Via Professor Bainbridge, a fascinating and pithy dissection of the fallacy that businesses only succeed through government's munificence from Tom Smith at Californian blog "The Right Coast".
Unlike much other discussion around this topic, Smith turns it on its head and points out an issue that politicians have been much less keen to mention: how much has state and federal regulation prevented potentially successful and profitable business from even starting?
I don't see our young president taking credit on behalf of the state for all the failures it help cause, all the ideas that never got off the ground because the regulatory hurdles were so high, or all the established companies that never had to face competition because they had managed to get their rents written into law. This is part of the seen and not seen insight of Bastiat.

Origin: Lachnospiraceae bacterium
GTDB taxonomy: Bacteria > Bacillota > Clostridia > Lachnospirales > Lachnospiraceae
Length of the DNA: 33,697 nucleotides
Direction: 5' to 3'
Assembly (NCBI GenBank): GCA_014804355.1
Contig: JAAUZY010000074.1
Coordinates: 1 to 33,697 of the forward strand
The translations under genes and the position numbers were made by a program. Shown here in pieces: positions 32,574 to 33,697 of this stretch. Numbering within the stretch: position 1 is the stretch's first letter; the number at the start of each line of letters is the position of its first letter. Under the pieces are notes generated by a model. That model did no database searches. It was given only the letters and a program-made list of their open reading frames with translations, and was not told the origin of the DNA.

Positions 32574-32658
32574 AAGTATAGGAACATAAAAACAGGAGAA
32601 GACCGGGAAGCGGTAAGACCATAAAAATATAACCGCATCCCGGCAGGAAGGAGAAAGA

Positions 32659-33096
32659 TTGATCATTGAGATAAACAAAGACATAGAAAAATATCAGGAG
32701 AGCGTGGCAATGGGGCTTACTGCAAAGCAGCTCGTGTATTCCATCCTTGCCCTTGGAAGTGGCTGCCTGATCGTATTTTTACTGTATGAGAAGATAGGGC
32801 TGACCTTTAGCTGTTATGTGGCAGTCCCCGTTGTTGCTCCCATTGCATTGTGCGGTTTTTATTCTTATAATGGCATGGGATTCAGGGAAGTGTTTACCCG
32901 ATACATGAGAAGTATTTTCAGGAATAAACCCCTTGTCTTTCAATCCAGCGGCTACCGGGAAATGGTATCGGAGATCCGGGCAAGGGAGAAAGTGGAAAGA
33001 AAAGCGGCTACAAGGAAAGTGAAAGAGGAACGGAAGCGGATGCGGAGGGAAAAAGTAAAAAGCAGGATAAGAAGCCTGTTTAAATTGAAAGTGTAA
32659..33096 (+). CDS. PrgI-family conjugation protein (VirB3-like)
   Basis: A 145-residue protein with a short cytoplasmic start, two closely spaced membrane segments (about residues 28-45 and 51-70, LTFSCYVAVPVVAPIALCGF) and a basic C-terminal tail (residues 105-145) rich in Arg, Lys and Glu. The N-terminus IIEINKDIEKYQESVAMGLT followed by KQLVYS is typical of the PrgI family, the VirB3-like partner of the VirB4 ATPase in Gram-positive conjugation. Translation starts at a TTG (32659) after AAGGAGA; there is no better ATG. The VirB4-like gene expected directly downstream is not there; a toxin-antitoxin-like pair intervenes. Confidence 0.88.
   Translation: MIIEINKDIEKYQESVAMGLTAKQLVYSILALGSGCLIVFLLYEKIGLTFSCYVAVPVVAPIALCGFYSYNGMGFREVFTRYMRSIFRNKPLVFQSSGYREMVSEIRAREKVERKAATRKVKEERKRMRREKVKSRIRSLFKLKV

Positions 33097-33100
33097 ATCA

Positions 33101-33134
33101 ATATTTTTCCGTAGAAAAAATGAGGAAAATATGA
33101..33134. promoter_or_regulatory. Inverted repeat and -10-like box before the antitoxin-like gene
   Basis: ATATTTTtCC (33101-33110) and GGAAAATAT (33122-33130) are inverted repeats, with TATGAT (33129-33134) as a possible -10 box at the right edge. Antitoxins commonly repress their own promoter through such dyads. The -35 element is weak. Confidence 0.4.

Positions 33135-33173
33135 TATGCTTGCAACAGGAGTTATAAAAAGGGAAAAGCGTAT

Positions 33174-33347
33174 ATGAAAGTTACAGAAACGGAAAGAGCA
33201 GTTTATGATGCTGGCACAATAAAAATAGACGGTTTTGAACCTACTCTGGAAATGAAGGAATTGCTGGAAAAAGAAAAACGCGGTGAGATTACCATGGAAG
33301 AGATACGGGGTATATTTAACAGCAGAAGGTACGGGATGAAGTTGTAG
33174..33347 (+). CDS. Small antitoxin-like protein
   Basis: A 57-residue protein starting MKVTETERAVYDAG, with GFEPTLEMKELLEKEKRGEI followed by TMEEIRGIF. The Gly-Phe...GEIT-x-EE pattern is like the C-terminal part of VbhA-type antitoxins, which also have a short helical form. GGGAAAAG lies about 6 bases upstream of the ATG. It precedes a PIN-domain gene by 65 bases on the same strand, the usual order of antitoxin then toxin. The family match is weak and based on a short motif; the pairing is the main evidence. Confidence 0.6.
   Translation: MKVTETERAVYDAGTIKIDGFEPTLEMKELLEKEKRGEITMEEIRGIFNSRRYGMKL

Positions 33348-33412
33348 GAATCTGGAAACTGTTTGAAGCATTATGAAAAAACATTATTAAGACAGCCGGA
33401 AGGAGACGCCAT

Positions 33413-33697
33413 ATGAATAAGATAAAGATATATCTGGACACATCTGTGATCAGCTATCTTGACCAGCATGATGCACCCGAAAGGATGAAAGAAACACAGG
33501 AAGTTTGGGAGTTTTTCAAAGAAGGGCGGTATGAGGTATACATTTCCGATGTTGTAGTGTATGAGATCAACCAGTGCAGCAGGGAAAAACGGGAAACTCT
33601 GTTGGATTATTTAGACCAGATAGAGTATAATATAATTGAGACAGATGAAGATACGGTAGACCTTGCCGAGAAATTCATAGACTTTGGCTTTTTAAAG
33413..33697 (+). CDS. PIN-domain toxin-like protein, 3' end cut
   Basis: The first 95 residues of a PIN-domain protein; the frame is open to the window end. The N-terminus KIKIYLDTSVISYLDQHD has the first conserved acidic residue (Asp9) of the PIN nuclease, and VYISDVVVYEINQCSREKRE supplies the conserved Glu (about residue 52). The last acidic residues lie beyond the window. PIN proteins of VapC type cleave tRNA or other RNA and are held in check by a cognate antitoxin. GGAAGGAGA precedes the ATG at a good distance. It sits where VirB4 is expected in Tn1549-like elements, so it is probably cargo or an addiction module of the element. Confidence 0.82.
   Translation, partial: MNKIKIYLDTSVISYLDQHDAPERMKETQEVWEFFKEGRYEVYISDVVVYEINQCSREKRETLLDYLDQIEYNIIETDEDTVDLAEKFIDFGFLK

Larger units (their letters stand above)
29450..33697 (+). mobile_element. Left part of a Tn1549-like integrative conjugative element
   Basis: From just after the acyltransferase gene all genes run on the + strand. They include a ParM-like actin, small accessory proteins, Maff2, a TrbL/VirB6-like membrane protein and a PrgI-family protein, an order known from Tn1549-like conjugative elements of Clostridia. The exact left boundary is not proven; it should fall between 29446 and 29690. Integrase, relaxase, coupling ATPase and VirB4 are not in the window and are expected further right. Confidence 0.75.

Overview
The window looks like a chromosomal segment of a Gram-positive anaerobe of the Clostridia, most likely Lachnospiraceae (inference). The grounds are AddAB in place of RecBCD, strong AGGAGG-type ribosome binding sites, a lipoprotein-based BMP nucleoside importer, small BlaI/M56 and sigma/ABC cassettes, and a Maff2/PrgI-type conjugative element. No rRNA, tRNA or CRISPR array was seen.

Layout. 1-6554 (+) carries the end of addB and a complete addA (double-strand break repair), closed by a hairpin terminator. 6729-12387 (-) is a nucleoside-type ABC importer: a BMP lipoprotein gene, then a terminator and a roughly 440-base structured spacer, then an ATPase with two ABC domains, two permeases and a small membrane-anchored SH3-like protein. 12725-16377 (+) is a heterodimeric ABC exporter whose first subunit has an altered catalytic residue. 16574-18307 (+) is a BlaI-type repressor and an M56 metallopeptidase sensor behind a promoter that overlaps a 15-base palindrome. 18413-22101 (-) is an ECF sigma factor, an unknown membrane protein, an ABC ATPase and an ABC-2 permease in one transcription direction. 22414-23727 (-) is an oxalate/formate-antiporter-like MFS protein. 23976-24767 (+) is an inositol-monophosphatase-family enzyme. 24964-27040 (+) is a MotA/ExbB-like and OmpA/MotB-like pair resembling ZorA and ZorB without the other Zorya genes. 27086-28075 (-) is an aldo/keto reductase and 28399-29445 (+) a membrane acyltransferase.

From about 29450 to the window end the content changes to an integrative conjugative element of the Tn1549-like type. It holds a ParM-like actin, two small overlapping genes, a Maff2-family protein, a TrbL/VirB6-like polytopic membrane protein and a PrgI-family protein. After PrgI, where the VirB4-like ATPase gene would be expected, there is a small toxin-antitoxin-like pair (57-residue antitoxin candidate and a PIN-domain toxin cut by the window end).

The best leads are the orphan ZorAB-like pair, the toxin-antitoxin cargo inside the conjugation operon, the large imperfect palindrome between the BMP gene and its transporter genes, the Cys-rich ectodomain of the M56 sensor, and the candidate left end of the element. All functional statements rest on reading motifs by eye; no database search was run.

Intuitively it's obvious - make it harder and more expensive to start a business, and fewer businesses will be started. Existing businesses will be better entrenched and more prone to increase prices without fear of competition. If my plans for a cat shaving business require six months of filling in forms to register the business with the local chamber of commerce, monthly inspections by PETA consultants that I have to fund, and punitive "animal service taxes" in the unlikely event that I make a profit, then those Californian cats are going to stay furry, hot and bothered; I'm going off to Texas (where at least I can enjoy foie gras for lunch) and actually make something approaching a profit.
Read the whole thing.